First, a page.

“For private companies, the driving force undoubtedly is the better returns that Africa offers,” Ge said.

Unlike the SOEs, private companies with an eye on Africa are also more cautious about the possible risks, said Wang Jiahua, executive vice-president of the China Mining Association.

“It is time to stop paying ‘tuition fees’ for Chinese companies during their overseas investment,” he said.

Proper due diligence mechanisms will help ensure the success of Chinese merger and acquisition deals in the African mining sector.

Zhejiang-based private mining company Huayou Cobalt Co Ltd first decided to invest in cobalt and copper mining, processing and refining plants in Africa in 2006.

Li Xiaodong, its vice-president, said the company made thorough investigations before committing investments in Africa.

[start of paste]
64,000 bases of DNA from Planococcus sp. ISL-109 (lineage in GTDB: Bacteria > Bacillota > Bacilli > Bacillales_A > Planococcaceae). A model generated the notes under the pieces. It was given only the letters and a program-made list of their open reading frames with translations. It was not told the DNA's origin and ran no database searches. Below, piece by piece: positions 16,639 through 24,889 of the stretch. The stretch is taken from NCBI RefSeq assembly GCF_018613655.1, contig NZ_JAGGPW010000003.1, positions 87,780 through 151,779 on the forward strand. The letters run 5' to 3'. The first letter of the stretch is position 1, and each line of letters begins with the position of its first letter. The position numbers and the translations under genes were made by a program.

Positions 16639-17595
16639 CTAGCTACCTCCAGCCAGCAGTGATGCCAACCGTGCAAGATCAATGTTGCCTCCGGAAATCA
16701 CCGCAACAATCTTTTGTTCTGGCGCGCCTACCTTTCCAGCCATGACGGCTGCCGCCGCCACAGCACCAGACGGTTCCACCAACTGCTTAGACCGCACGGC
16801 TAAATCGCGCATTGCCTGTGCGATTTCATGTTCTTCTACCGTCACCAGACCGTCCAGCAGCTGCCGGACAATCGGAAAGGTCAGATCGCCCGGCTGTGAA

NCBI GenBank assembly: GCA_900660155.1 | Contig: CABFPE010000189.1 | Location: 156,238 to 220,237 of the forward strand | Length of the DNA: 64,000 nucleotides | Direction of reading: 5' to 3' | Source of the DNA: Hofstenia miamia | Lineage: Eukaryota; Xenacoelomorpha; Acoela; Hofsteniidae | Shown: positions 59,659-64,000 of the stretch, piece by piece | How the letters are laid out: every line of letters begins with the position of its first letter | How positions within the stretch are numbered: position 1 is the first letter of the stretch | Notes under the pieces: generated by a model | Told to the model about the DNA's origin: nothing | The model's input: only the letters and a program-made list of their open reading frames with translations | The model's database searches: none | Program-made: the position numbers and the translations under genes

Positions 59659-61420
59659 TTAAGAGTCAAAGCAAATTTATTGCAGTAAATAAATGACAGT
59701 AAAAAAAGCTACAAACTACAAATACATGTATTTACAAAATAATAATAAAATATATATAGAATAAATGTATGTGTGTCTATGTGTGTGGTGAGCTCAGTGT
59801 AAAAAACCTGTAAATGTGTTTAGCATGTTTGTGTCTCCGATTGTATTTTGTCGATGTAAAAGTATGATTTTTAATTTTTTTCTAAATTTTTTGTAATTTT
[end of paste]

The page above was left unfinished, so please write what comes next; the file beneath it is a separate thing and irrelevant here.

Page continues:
“We started as a trading company, importing cobalt from Africa. After three years of preparation, we bought three mines in the Democratic Republic of Congo,” Li said. It has now become China’s biggest and the world’s third-largest cobalt producer by production capacity.

China’s demand for cobalt, an important raw material for batteries, has grown rapidly in past years, with about 90 percent of the demand being met through imports.

“The company’s success depends on an accurate sense of the market and friendly bilateral ties between China and Africa,” Li said.

During President Xi Jinping’s visit to Africa in March 2013, he made a commitment to provide concessional loans worth $20 billion to the region by 2015, further reinforcing China’s economic ties to the continent.

In addition to increasing private investors, there is another trend that China’s investment in Africa is shifting from natural resources to other areas including infrastructure, telecommunications and manufacturing, said the AEI report.

In 2013, the State-owned China Machinery Engineering Corp signed a $127 million contract to build and expand power grids in six cities in Equatorial Guinea, and a $199 million contract to build a national power supply system.

In the same year, the company also won contracts to build two power plants in Nigeria for $621 million.